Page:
With Vitess under the hood, we're able to offer an elegant horizontal scaling solution via sharding — with minimal application changes.
PlanetScale allows you to break up a monolithic database and partition the data across several databases. This reduces the load on a single database by distributing it across several. Sharding can easily become a convoluted and hard-to-manage scenario, but because of our underlying architecture, we're able to keep this sharding logic largely out of the application. So, from the application's perspective, there only exists one database.
Part of the elegance of our solution lies in the fact that we require minimal application changes to shard your MySQL database. Often, when it comes time to start thinking about sharding your database, we see people decide to start writing the logic directly into their application. This can become problematic as data and traffic patterns change. It leaves you constantly having to modify the logic in your application as new problems arise.
PlanetScale is able to solve this by abstracting this logic from the application layer.
Essentially, when you're at the point where you've maxed out your vertical scaling efforts and you know you need to shard your database, PlanetScale can allow you to do so without the burden of rearchitecting your entire application.
When it comes time to shard your database, you'll work closely with our Technical Solutions team to identify the best sharding scheme for your database.
PlanetScale uses an explicit sharding system, which means we have to tell Vitess which sharding strategy to use for every table. The underlying work involves some conversations to first understand what your application does and the current state of your database. Once we have this complete view of your application, our next objective is to identify a sharding key.
The sharding key, or Primary Vindex, controls how a column value maps to a keyspace ID. Each shard will cover a range of keyspace ID values, so this mapping is used to identify which shard a row is in.
To determine a Primary Vindex, our team will analyze your schema and query patterns. We generally will ask you for the following information:
- A copy of your schema.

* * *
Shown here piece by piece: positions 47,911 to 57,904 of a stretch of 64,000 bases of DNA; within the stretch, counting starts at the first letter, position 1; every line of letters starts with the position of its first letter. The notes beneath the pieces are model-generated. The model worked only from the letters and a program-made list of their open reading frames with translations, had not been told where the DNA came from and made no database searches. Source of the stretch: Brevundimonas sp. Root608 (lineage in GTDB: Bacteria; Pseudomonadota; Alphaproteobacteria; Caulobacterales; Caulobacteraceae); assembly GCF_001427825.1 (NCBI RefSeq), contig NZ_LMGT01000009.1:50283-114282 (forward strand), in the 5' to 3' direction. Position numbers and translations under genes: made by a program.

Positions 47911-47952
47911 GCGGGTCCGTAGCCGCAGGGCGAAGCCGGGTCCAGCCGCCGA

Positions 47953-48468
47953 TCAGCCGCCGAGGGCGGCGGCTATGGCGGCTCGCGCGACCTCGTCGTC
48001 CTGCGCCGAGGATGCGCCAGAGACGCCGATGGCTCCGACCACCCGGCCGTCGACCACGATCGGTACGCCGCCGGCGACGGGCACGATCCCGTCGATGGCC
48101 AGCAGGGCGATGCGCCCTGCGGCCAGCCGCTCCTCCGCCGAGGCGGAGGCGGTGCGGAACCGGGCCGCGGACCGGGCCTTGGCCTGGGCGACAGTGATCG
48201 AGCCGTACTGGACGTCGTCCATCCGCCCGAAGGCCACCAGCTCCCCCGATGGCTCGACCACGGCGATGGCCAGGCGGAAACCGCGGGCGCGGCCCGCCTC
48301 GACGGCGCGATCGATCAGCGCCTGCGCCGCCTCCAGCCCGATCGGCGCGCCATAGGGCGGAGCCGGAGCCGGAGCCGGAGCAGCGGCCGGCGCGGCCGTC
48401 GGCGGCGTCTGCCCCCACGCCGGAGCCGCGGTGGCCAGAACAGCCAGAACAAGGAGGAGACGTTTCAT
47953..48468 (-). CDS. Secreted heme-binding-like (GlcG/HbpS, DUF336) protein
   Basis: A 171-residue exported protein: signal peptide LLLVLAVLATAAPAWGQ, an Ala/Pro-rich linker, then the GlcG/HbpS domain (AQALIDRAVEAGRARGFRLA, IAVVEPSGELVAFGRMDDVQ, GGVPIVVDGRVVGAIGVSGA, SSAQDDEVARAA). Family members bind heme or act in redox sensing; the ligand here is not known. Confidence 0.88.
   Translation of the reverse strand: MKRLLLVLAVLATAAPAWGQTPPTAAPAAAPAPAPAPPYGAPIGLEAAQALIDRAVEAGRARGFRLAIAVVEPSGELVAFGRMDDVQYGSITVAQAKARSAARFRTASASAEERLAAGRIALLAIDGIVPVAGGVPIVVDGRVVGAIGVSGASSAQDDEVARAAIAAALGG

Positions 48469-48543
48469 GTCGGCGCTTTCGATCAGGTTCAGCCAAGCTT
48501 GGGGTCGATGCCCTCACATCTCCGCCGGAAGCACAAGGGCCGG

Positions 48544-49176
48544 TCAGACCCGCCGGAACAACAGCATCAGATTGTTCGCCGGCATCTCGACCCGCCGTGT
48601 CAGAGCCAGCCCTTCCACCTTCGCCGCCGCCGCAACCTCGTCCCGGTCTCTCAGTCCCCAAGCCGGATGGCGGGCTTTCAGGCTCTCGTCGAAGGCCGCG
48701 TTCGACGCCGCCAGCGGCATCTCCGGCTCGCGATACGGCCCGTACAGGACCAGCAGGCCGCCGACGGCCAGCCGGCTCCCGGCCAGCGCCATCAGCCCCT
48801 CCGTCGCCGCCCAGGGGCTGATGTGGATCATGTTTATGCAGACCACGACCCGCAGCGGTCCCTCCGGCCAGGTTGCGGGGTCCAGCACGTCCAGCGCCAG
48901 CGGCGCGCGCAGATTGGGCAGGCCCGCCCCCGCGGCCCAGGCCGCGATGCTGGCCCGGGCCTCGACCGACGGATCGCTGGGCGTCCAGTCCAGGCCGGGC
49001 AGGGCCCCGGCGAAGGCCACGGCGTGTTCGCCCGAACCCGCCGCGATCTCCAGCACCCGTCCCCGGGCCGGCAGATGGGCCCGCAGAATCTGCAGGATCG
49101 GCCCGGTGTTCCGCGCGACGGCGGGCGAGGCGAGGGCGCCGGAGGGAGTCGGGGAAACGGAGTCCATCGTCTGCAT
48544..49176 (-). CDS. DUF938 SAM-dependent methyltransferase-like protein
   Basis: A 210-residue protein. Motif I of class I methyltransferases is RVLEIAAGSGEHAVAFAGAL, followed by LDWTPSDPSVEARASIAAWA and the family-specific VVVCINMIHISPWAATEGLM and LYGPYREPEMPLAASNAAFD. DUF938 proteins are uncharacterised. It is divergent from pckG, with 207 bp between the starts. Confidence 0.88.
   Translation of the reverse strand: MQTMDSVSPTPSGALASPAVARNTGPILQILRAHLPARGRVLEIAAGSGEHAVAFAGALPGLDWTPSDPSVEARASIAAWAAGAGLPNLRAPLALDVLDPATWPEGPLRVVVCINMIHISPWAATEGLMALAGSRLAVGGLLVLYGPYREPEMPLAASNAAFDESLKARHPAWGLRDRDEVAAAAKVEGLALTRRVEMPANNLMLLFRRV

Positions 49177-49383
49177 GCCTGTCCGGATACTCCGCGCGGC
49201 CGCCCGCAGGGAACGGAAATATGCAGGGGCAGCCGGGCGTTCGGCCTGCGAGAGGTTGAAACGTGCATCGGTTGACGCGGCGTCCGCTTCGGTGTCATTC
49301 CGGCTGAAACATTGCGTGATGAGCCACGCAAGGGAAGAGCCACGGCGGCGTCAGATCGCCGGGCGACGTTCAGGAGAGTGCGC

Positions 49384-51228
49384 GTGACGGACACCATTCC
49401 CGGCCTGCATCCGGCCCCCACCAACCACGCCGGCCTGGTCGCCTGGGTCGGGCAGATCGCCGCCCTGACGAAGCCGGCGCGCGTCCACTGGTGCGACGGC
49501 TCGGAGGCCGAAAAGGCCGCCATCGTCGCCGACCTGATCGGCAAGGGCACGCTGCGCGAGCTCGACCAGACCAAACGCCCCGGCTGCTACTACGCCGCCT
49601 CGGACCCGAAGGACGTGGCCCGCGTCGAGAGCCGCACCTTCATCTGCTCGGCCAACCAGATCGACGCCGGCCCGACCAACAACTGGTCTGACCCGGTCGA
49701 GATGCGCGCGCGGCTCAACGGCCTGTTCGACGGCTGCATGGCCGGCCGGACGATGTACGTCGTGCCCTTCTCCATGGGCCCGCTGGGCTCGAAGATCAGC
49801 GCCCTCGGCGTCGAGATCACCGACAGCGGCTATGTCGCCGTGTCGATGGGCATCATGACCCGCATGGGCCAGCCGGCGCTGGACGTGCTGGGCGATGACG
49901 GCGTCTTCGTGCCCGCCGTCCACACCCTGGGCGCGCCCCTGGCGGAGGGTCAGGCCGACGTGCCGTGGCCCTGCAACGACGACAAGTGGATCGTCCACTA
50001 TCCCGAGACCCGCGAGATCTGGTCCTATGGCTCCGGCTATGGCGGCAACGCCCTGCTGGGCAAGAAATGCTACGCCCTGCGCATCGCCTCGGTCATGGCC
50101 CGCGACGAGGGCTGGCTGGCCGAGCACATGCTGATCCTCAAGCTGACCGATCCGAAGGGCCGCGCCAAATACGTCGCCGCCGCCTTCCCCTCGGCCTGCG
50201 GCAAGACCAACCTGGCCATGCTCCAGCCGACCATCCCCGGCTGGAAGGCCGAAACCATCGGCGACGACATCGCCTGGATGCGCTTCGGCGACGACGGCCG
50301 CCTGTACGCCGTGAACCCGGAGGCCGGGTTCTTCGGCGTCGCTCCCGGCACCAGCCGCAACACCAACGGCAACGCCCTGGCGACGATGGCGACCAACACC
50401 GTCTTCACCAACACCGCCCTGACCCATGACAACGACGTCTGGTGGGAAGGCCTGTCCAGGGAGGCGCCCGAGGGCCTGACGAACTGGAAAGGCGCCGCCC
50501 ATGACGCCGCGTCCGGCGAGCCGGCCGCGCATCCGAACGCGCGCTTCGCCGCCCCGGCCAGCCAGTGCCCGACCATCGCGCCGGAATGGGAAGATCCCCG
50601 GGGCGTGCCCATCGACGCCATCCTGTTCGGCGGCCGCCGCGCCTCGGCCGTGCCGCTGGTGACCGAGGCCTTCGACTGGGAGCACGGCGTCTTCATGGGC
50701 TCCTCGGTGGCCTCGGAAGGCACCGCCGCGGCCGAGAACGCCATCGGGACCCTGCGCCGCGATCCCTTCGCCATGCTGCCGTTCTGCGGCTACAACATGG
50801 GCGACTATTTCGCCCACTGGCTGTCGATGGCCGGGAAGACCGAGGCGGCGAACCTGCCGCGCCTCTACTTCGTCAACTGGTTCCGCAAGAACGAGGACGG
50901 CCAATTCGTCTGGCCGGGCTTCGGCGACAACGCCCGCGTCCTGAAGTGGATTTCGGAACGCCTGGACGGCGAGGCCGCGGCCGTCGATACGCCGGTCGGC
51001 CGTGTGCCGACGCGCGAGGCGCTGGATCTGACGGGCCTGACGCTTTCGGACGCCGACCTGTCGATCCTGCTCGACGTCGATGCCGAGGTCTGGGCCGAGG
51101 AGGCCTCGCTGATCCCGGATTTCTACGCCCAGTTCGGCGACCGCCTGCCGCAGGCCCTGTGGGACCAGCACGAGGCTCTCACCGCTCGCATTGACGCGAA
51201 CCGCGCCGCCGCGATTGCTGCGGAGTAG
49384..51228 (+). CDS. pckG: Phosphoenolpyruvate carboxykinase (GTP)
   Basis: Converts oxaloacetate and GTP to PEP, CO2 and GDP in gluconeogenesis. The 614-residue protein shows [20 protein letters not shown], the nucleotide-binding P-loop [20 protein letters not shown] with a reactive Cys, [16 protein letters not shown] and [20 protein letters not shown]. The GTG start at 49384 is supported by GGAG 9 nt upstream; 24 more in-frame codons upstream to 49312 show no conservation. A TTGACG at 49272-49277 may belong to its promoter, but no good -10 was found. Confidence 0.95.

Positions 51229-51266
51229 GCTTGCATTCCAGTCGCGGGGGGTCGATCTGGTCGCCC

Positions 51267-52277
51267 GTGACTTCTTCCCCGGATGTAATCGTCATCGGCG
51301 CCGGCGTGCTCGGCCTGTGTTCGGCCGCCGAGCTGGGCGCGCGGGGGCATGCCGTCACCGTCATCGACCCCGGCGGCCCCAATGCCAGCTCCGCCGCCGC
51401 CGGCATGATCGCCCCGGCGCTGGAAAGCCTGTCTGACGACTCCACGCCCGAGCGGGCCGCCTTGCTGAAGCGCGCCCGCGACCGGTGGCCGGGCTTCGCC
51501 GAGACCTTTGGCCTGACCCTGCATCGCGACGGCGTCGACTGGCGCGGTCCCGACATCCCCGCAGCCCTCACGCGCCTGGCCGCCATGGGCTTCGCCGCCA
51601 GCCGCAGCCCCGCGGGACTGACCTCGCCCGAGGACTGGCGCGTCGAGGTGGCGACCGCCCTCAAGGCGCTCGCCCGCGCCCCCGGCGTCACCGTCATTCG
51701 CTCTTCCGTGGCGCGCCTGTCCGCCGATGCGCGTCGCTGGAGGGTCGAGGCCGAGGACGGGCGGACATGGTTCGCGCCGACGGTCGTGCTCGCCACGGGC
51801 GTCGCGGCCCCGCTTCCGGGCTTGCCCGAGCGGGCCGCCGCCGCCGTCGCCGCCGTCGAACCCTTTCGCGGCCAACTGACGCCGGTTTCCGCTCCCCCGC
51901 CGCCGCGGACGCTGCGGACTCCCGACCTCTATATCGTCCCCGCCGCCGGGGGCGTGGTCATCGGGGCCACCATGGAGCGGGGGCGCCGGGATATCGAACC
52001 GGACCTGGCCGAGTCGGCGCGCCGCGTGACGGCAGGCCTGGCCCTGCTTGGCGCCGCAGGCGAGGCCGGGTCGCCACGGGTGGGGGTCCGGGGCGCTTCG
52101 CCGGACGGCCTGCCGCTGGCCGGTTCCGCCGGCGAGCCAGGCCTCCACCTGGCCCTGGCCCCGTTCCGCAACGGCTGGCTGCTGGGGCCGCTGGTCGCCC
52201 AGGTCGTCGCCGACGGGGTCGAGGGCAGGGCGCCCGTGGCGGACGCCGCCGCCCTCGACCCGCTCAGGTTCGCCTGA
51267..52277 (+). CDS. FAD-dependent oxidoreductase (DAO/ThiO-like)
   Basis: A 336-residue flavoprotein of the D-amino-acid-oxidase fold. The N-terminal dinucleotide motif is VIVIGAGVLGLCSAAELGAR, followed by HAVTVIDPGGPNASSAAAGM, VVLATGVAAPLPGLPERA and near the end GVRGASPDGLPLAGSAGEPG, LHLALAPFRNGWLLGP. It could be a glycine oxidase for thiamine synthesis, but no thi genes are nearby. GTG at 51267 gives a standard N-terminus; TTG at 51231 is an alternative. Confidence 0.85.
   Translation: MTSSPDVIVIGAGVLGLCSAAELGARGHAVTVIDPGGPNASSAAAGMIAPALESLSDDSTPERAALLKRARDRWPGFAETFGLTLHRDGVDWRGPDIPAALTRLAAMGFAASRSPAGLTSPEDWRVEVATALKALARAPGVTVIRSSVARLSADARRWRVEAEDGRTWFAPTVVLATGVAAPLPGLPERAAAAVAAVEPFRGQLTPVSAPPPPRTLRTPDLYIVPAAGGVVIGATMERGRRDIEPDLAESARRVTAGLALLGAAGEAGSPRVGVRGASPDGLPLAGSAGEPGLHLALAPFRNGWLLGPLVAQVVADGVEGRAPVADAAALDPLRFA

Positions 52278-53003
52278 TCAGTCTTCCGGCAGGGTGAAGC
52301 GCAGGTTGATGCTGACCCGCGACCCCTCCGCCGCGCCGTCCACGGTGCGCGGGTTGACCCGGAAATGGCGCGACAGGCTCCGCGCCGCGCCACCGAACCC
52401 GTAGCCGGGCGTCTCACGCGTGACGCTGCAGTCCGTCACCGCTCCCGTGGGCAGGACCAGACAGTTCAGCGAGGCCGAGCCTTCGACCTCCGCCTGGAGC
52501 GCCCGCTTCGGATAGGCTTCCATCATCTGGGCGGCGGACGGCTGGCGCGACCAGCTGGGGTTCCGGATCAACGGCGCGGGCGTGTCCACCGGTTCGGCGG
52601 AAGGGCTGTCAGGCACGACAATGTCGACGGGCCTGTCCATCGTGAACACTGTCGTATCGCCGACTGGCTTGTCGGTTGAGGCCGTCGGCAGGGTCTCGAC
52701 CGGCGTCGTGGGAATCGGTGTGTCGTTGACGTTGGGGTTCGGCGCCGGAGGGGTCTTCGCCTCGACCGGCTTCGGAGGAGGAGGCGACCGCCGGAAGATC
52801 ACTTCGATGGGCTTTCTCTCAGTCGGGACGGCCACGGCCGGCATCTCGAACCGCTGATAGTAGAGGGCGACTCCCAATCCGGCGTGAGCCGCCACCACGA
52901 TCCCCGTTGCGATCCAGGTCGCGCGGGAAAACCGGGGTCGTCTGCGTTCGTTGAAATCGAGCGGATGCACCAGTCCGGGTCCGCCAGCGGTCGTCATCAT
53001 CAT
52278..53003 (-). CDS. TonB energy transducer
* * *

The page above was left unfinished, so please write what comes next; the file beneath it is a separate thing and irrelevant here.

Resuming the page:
- Some indication of the size of each table in your database. We can typically gather this information by looking at
AUTO_INCREMENTvalues, but may require additional context in some cases.
- Information about your common query patterns — typically your most frequently used 50-100 queries.
Using this holistic view of your database, we can work to determine a good candidate for the Primary Vindex. During this analysis, we also begin to determine which tables should be sharded, whether you'll require secondary vindexes (Lookup Vindexes), the strategy for tables that don't contain our chosen Primary Vindex, and more.
While no sharding strategy can ever optimize for all query patterns, this deep analysis makes the strategy as efficient as possible for the majority of queries, especially the most frequently used queries.
And, again, this is all done without requiring you to rearchitect your application.
We generally recommend sharding when you're running into issues with:
- Application performance due to data size (this can vary widely, but when your database exceeds 250 GB, sharding may be something to explore)
- Hitting vertical limits with write throughput
- Hitting replica limits with read throughput
We also often see customers running into other infrastructure challenges before they really see their application performance impacted by large amounts of data. As your data grows, you may find your backups are becoming unreliable and time-consuming. Or you may have no way to test those large backups.
If it feels like some things are starting to break down in your infrastructure, but you aren't sure if sharding is the solution, we can still help you identify if it's the correct strategy for scaling your database.
If you would like to explore whether or not sharding is the right solution for you, don't hesitate to reach out, and we'll be in touch.